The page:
Jon Terry Looks Back at the History of Baseball Acts
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Jon Terry is the owner of SRO Productions of Tulsa, Inc. and has been booking touring sport entertainment acts since 1992.

He started by managing sport's comedian nerd Myron Noodleman and quickly added other acts that have included Morganna "The Kissing Bandit," Krazy George, Jake "The Diamond Dog," Lou "Simon Says" Goldstein and many others.

Terry took an interest in the background of his industry and found a colorful history. His research is just beginning and he hopes that anyone with stories, names, photos, film or video about any former sport entertainment act to contact him so that more information can be compiled. What started you studying the history behind touring sport entertainers?

Jon Terry: I met Max Patkin at the Baseball Winter Meetings in Los Angeles in 1995. He sent me his book "The Clown Prince of Baseball." In his book, Max wrote that he wasn't the first Clown Prince of Baseball but he inherited the title after Al Schacht died. At that moment it dawned on me that I had never heard about anyone before Max, so the research began. I felt that it was important for me to know all there was about the business that fed my family. Max Patkin goes back a ways. Who were the "pioneers" that came before him?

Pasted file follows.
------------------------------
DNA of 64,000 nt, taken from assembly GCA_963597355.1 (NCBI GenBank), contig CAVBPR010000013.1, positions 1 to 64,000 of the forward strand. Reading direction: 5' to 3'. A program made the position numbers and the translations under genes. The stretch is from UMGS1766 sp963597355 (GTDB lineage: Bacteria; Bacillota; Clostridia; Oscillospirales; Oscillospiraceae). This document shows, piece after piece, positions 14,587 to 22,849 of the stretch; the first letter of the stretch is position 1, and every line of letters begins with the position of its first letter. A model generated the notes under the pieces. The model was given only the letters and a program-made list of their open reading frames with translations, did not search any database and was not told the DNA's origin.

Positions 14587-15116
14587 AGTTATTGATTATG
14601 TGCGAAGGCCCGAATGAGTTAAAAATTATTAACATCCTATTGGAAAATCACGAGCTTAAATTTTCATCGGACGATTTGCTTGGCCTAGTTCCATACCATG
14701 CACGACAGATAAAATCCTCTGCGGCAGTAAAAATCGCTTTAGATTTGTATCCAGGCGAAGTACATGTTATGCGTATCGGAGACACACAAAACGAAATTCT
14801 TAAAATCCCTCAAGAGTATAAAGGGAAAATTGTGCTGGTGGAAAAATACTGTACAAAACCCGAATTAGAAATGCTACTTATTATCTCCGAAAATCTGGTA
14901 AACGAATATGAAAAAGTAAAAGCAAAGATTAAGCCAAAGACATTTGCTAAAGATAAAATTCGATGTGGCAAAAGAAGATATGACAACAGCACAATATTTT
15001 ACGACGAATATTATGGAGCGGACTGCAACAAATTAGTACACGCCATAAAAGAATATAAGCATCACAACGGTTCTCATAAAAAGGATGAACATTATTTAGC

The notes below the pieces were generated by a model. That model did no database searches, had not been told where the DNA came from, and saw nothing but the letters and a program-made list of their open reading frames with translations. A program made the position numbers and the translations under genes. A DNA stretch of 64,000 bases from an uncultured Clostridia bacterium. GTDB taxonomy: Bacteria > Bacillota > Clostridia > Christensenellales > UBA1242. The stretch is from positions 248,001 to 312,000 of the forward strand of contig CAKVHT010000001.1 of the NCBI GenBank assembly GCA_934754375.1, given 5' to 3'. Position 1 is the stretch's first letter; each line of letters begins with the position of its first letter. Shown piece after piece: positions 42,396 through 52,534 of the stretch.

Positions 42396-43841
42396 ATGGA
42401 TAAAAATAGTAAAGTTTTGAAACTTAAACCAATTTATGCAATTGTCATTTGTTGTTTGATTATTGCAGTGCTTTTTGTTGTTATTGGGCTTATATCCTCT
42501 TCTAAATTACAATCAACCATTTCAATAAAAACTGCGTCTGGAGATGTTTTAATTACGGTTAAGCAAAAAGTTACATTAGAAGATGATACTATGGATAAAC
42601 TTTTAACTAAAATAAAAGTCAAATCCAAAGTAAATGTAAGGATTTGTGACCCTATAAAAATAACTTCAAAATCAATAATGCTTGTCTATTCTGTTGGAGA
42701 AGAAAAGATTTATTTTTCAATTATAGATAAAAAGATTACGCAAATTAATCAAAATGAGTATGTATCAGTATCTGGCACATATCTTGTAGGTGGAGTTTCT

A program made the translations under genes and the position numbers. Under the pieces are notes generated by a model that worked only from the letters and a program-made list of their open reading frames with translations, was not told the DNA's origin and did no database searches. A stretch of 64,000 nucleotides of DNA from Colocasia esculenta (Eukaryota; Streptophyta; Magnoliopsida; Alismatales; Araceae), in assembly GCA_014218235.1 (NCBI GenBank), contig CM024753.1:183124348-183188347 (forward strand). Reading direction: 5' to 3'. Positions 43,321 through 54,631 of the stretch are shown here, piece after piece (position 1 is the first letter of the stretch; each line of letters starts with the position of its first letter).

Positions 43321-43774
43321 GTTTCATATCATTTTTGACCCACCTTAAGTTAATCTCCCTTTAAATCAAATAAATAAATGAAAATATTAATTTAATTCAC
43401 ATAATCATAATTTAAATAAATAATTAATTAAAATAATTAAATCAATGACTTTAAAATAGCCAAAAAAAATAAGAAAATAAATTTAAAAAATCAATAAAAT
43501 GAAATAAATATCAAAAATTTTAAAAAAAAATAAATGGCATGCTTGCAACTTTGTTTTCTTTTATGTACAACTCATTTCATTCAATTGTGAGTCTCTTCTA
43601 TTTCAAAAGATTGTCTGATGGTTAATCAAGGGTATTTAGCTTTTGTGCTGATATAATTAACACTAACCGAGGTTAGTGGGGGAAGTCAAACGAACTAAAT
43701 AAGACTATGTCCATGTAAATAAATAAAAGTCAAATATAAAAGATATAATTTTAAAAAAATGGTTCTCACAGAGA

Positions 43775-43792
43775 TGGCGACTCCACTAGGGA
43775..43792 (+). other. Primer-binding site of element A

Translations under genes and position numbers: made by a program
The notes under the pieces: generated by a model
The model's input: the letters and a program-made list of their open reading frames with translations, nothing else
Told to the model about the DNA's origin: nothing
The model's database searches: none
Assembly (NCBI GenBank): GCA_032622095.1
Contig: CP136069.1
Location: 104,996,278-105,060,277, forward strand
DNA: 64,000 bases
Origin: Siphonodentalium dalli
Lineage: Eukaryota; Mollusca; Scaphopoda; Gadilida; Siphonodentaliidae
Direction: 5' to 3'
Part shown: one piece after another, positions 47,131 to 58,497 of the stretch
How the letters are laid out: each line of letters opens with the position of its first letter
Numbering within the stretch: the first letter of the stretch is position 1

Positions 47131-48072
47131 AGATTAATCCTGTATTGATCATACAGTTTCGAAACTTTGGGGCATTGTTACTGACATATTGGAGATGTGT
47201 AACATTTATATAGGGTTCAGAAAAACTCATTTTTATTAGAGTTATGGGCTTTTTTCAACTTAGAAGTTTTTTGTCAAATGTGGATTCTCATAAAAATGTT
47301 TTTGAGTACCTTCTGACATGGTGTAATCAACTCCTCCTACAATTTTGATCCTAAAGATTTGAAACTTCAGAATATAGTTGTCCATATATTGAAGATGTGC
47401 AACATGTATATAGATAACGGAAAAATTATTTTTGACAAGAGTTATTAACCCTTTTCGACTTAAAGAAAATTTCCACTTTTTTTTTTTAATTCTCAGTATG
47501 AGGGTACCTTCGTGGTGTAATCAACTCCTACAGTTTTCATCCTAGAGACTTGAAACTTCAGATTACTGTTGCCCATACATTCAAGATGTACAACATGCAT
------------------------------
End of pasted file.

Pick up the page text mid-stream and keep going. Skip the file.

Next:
Jon Terry: A complete list is going to be impossible. If you counted every act that was ever hired to perform at a ball game it would be endless. I have to wonder how many circus acts, daredevils, comedians, actors and miscellaneous odd balls ever graced a field because of team owner Bill Veeck alone. But I've found some amusing stories about a number of acts and it only makes me want to learn more.

In my efforts to compile information about entertainers there seems to be some categories in which you can group these performers.

Group One: If You Can No Longer Play, Make 'Em Laugh.

This is a list of guys who found ways to stay in baseball after their playing careers ended:

Walter "Arlie" Latham, born 1859 - died 1952. Listed by the New Hampshire Historical Society as the first "Clown Prince of Baseball." Arlie played in the 1800's when only the catcher and first basemen wore gloves. At the age of 50 Arlie is the oldest player to ever steal a base in major league history. As a coach he would try to distract opposing pitchers with silly stunts and taunting. He was known for entertaining the fans by dancing jigs in the coaching box, and would turn cartwheels when his team scored. Also had nicknames of "The Dude" and "The Freshest Man on Earth" (from a song of that era).

Germany Schaefer, 1877-1919. Known as the "Master of Stealing First Base." While playing for the Detroit Tigers he attempted a double steal. He was on first and Davy Jones was on third. The Cleveland catcher held the ball and Germany was safe on second. The next pitch Germany ran back to first. The next pitch he stole second again drawing a throw from the catcher and Jones went home for the winning run. In 1912 he started baseline coaching and teamed up with fellow clown Nick Altrock.

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